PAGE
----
The article below describes the behavior of the Singleton design pattern as an anti-pattern, where it violates the basic principle of creating a single object. We all are very much aware of Singletons, one of the main Creational Design Patterns. It's a very widely and commonly used Design Pattern. Most of you are aware of the advantages and the problems solved by the pattern, but I am not going to deal with those features in this article.
For example, passing a boxed instance to C code for an arbitrary amount of time, then fetching it back out and 'resurrecting it' by using transmute. It must use a Semaphore style guard lock to ensure that multiple tests do not concurrently run, and then unsafely access some kind of static mutable value.
I thought perhaps this implementation would workbut practically speaking it fails because occasionally race conditions result in a duplicate execution of init:. Note specifically that unlike a normal program where you can be certain that your entry point main is always running in a single task, the test runner in Rust does not offer any kind of single entry point like this.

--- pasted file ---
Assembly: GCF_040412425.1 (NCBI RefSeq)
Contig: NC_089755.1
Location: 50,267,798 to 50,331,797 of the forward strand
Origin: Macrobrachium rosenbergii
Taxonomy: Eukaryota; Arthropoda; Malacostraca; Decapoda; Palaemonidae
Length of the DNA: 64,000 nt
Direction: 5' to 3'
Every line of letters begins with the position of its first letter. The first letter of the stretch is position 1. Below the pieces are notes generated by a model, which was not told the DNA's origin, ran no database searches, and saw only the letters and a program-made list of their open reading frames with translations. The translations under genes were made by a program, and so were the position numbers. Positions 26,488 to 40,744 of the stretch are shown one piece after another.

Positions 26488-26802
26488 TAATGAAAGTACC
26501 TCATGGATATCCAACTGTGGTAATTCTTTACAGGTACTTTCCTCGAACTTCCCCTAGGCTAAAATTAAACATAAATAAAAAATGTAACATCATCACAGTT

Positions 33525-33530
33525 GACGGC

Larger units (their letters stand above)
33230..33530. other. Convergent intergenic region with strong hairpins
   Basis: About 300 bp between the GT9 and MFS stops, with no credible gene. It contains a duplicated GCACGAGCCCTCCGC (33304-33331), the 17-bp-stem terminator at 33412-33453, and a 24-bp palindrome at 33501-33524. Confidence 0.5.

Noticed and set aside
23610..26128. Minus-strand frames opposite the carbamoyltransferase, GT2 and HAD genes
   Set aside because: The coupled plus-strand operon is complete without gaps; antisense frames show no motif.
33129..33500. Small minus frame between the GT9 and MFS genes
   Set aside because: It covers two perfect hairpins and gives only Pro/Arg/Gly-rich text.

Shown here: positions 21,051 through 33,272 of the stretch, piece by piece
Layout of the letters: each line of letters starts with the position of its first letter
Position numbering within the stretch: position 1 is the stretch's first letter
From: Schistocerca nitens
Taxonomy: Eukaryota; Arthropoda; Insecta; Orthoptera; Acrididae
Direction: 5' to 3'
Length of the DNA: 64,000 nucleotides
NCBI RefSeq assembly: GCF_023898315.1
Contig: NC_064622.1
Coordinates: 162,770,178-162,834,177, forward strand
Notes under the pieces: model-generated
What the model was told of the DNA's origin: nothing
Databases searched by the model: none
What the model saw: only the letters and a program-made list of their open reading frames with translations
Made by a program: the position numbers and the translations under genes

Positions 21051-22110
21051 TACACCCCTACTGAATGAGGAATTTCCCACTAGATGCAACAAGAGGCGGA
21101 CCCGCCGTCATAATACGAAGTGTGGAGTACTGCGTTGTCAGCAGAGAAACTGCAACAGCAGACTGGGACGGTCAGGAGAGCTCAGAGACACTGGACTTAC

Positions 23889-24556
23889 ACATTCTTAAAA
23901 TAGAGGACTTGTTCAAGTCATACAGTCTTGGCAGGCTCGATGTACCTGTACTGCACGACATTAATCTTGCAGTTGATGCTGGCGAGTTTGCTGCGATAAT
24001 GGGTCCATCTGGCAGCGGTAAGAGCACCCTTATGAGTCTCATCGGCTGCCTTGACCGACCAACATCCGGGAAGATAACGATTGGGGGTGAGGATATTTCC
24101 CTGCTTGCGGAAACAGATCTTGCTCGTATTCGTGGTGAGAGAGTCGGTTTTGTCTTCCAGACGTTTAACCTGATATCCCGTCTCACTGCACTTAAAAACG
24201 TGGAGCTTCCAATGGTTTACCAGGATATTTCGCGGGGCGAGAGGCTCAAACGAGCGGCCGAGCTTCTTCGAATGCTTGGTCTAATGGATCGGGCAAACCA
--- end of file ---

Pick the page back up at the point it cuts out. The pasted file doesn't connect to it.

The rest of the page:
Other, rust lang singleton, than specifying the maximum number of tasks; given dozens of tests, only a handful need to do this sort of thing, and it's slow and pointless to limit the test task pool to one rust lang singleton for this one case. It looks like a use case for std:: Once guarantees that your init will only be executed once, no matter how many times you call INIT.
How can rust lang singleton make a safe static singleton in Rust? Imagine I have a safe wrapper for this sort of API: I thought perhaps this implementation would workbut practically speaking it fails Good opening line for internet dating occasionally race conditions result in a duplicate execution of init: Shepmaster k 11 Levans 8, 1 27 Usage looks like this from the documentation: Rust lang singleton you want a mutable static, you'll need to use a Mutex: James Gilles 3 If you want mutation, that's the point of the question How do I create a global, mutable singleton?